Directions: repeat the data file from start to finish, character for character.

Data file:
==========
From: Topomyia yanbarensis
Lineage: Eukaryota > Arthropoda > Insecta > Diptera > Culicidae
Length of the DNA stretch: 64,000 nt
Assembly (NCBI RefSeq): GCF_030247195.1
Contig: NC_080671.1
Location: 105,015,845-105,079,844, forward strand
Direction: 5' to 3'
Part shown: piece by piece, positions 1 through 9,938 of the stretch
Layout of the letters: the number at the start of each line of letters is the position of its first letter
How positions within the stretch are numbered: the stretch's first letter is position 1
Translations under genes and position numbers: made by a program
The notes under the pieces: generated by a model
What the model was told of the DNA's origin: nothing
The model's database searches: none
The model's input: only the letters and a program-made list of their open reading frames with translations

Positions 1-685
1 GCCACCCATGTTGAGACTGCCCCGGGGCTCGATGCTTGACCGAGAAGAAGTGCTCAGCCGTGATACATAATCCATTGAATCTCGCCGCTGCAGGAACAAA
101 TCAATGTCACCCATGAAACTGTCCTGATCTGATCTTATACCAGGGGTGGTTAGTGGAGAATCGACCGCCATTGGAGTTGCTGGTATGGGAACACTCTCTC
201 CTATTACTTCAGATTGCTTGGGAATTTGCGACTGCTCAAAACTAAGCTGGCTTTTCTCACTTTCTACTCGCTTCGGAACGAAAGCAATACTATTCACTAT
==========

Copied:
From: Topomyia yanbarensis
Lineage: Eukaryota > Arthropoda > Insecta > Diptera > Culicidae
Length of the DNA stretch: 64,000 nt
Assembly (NCBI RefSeq): GCF_030247195.1
Contig: NC_080671.1
Location: 105,015,845-105,079,844, forward strand
Direction: 5' to 3'
Part shown: piece by piece, positions 1 through 9,938 of the stretch
Layout of the letters: the number at the start of each line of letters is the position of its first letter
How positions within the stretch are numbered: the stretch's first letter is position 1
Translations under genes and position numbers: made by a program
The notes under the pieces: generated by a model
What the model was told of the DNA's origin: nothing
The model's database searches: none
The model's input: only the letters and a program-made list of their open reading frames with translations

Positions 1-685
1 GCCACCCATGTTGAGACTGCCCCGGGGCTCGATGCTTGACCGAGAAGAAGTGCTCAGCCGTGATACATAATCCATTGAATCTCGCCGCTGCAGGAACAAA
101 TCAATGTCACCCATGAAACTGTCCTGATCTGATCTTATACCAGGGGTGGTTAGTGGAGAATCGACCGCCATTGGAGTTGCTGGTATGGGAACACTCTCTC
201 CTATTACTTCAGATTGCTTGGGAATTTGCGACTGCTCAAAACTAAGCTGGCTTTTCTCACTTTCTACTCGCTTCGGAACGAAAGCAATACTATTCACTAT